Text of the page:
Thursday, August 24, 2006

Saint Joseph the Realtor

From Heartland News:
Cape Girardeau, MO - If faith can move mountains, surely it can move homes. If you're having a tough time selling your home, why not call on St. Joseph. A statue may be the answer to a home sellers prayers. The claim is: Call on him. He's the only realtor you'll ever need.

The door is slamming shut on a sellers market. Housing sales are no longer blowing through the roof, leaving many paying more attention to the outside of the home.

David Hulshof is a father at Saint Vincent de Paul in Cape Girardeau where a statue of Saint Joseph hangs on the church walls. "Our Catholic tradition has, and continues to be, the patron saint of the home with Mary, and the care of the child, Jesus," explained Hulshof.

When all else seems to be failing, some weary home sellers look for heavenly intervention. "Anytime you have a situation where you find yourself a little bit anxious, even in some cases, desperation, you're looking for any angle that you can get," said Hulshof.

In the past six months, statues have been flying off store shelves. Home owners bury them in their yards. "They talk about him being upside down because that's a difficult position for him and the house will get sold a little quicker," said Hulshof.

There is no hard and fast rule, but there are number of ways Saint Joseph's blessing claims to fall upon the household, upside down, right side up, in the rear, front, 3 feet away, 12 inches deep, away from the house, towards house. Once he's buried, comes the faith of asking, believing, trusting, thanking, moving the statue, and sharing the experience. "Their home is sold not because of burying him in the ground, but because of the prayer and patience, said Hulshof.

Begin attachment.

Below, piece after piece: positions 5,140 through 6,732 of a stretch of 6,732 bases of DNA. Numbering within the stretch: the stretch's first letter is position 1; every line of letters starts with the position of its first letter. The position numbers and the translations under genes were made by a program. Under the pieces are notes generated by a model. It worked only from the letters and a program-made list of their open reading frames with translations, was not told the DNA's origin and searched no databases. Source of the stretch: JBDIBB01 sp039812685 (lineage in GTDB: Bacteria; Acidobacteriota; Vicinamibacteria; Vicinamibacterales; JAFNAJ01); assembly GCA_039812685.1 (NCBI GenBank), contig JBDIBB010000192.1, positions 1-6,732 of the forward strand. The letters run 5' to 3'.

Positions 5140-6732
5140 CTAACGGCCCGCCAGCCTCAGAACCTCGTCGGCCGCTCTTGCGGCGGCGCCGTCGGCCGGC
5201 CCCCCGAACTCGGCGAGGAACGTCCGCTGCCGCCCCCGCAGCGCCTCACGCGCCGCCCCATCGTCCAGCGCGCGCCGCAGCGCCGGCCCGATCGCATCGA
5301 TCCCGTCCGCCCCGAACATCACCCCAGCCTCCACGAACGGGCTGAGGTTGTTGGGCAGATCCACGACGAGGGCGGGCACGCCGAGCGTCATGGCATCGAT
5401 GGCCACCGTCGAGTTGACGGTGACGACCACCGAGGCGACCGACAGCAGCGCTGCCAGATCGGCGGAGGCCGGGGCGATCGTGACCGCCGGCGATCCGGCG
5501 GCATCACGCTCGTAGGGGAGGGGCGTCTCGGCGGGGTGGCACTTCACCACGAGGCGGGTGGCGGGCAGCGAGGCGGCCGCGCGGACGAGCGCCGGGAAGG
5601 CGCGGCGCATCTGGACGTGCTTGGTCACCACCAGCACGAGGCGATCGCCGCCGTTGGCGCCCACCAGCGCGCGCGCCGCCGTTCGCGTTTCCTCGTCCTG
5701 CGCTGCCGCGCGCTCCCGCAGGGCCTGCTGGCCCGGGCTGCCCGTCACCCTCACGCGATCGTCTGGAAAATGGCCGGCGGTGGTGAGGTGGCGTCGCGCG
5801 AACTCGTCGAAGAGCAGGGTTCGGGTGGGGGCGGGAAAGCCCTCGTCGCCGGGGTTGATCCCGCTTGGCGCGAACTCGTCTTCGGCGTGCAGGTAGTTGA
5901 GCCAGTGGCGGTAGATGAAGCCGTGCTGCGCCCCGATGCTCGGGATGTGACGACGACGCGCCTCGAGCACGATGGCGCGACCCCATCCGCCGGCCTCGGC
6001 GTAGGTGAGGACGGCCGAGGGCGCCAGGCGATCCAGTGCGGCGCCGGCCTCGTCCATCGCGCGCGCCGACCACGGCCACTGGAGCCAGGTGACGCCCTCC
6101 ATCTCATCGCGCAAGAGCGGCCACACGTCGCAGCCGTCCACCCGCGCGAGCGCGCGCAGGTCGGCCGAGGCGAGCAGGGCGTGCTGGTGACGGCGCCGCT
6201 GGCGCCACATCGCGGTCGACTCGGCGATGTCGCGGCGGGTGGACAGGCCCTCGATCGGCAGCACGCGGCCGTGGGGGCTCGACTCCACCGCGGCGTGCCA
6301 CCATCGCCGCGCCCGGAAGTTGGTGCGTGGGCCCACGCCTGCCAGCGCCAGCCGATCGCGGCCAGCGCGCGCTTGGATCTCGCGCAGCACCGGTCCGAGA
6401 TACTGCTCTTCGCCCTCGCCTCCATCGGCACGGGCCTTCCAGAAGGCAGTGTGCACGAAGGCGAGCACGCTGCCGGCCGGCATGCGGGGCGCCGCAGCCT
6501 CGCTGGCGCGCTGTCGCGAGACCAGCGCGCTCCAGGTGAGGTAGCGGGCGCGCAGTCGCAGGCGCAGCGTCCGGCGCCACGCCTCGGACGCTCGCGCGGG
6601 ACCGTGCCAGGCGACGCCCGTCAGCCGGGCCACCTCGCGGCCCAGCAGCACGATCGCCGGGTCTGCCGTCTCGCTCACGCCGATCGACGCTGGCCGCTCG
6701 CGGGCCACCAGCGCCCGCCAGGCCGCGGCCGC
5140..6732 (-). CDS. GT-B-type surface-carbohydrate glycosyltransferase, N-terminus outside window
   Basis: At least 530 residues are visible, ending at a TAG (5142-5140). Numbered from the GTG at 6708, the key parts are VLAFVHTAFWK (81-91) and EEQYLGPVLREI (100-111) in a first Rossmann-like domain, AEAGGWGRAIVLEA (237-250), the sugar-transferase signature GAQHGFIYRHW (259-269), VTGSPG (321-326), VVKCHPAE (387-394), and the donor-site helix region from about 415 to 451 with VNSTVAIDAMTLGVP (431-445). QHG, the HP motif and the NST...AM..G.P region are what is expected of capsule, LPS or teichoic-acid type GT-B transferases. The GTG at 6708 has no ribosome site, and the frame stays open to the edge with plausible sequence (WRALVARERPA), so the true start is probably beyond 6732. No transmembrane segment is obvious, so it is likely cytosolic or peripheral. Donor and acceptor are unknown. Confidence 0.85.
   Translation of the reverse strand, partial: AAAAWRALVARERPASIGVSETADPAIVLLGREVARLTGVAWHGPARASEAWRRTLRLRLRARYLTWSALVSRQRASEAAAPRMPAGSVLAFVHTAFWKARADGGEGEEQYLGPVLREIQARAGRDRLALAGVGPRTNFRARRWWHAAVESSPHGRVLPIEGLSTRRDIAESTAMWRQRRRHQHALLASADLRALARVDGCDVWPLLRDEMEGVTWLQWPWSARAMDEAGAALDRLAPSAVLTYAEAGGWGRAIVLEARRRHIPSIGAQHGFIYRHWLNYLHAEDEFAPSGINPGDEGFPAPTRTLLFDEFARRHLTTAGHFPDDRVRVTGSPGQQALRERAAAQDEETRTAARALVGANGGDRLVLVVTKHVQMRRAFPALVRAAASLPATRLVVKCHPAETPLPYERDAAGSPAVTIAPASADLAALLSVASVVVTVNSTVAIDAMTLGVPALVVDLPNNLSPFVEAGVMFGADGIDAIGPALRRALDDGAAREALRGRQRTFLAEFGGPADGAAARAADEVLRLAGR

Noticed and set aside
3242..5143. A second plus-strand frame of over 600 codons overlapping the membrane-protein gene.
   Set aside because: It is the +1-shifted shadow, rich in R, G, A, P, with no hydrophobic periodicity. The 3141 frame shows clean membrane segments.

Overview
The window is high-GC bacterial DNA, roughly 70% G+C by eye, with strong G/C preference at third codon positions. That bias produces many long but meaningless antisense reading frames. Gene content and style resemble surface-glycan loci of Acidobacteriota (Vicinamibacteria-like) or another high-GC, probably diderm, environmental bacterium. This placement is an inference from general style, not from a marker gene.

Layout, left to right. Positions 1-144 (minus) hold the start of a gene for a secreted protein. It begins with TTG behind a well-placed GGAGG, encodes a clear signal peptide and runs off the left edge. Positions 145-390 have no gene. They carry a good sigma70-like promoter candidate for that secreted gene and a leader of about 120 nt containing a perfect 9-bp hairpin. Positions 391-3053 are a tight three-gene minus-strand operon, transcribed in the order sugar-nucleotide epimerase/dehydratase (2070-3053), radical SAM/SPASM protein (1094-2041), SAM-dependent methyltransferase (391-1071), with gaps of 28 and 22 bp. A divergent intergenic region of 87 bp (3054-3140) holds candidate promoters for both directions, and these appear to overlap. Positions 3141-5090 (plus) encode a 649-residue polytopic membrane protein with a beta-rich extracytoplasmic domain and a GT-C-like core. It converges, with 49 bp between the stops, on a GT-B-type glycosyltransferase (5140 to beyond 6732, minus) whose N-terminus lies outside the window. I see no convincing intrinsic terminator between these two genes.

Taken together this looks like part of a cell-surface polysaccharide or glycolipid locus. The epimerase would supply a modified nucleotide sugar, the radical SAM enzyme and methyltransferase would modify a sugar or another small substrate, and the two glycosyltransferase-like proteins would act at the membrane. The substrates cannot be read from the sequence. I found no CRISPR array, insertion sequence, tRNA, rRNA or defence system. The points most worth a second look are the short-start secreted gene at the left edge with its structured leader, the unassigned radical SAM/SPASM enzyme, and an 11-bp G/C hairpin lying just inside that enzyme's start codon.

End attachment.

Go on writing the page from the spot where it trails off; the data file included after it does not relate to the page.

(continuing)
Father David wants to be absolutely clear that this practice is not an official teaching of the Catholic Church. The important thing to remember is that the power is in the prayers and devotion to him, not in the burial practice.

I first heard of this bizarre practice years ago. I don’t know what to make of it. On the one hand, it is such rank superstition as to approach classic pagan idolatry and occult magical practices. On the other hand, I have known a number of people who have done it and swear that it worked. I can’t help wondering if God in His mercy sometimes honors misplaced but child-like faith, in spite of really bad theology.

I’m sure as heck not advocating a laissez-faire approach to heretical teachings. If the Church doesn’t identify and suppress such things, the faithful soon have nowhere to turn for the truth. A glance at my former denomination shows the end result of accommodating deviant doctrines – befuddled, splintering congregations and sheep with no shepherds. But it’s a little bit different when you just have some oddball ideas floating around the general population. I would expect the clergy to use this as an opportunity to gently instruct their congregations in what is and isn’t real – that prayer to the saint for his intercession is appropriate, and devotion to God’s saints is a form of praise and honor to God Himself, but burying upside-down statues is a little over the top. At the individual level, however, I suspect the Lord is more concerned with whether we’re seeking Him than whether we have each and every doctrine exactly correct. Perhaps His response is something like, “Your brain may be a bit addled, my child, but your heart’s in the right place. We’ll get the brain sorted out in due time.” I hope so, because I’m sure I don’t have it all quite right myself.